Andrea Jenkins is Paving The Way for Trans Women of Color
The midterm elections this November have been a thrilling time for the LGBT community, who have gotten to watch queer nominees topple the opposition by popular vote. Of special note was Danica Roem, elected to Virginia’s state legislature over 13-term incumbent Robert “Chief Homophobe” Marshall.
And on a smaller stage but every bit as important is Andrea Jenkins, elected to the Minneapolis City Council for Ward 8. Jenkins is the first out transgender black person elected to public office in the United States, as far as anyone could confirm. (Althea Garrison was elected to state legislature in 1992, but did not come out until after she’d served her term and stepped down).
Jenkins stands on an intersection of disadvantages that outright kills more people than not. Certainly far more people than it elevates.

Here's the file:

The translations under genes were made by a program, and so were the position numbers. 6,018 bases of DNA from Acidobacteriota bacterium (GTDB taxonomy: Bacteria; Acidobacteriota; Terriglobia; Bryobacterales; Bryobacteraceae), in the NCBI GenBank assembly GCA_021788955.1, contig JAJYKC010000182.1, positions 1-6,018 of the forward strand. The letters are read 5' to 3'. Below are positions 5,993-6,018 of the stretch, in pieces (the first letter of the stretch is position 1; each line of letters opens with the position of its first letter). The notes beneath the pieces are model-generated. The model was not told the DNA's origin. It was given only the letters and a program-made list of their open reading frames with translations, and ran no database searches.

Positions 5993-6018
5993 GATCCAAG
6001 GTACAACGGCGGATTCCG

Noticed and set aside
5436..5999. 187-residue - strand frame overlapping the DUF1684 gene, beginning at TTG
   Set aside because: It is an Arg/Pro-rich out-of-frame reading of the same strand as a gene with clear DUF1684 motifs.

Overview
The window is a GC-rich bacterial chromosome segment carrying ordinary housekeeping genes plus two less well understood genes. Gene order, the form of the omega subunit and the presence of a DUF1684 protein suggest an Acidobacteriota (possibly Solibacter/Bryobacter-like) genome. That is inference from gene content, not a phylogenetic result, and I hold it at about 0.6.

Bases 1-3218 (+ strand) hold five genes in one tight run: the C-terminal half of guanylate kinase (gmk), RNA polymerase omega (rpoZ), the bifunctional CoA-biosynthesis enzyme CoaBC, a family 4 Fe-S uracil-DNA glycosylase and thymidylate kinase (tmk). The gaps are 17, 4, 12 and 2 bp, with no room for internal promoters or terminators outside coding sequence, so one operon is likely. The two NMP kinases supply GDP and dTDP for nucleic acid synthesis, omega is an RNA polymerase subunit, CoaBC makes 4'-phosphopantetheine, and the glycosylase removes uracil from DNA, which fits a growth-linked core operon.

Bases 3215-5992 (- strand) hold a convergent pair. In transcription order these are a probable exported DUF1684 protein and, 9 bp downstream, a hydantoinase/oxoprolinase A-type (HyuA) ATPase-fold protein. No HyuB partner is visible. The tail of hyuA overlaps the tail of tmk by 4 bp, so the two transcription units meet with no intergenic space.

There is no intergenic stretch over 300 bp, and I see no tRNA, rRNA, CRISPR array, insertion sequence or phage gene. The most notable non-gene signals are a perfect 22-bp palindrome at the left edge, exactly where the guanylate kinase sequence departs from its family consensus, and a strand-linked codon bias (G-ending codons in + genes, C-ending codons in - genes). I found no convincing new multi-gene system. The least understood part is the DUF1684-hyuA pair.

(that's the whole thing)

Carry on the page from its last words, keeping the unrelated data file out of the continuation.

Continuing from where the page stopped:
“As an African-American trans-identified woman, I know firsthand the feeling of being marginalized, left out, thrown under the bus,” said Jenkins in her acceptance speech. “Those days are over. We don’t just want a seat at the table, we want to set the table.”
“I’m really proud to have achieved [this victory], and I look forward to more trans people joining me in elected office, and all other kinds of leadership roles in our society,” she said shortly afterwards to The Washington Post.
Jenkins ran on a platform of addressing youth violence and inner-city poverty, and won a massive popular victory, with 73% of the vote. Prior to running, her passion was in preserving transgender history, collecting the stories of trans people living and past and making those primary sources available to researchers, so that trans participation in history no longer has to be found in the subtext. As an activist and historian, she worked for Elizabeth Glidden, the incumbent council-member who Jenkins will replace. Glidden did not seek re-election; Jenkins’ top opponent was Terry White.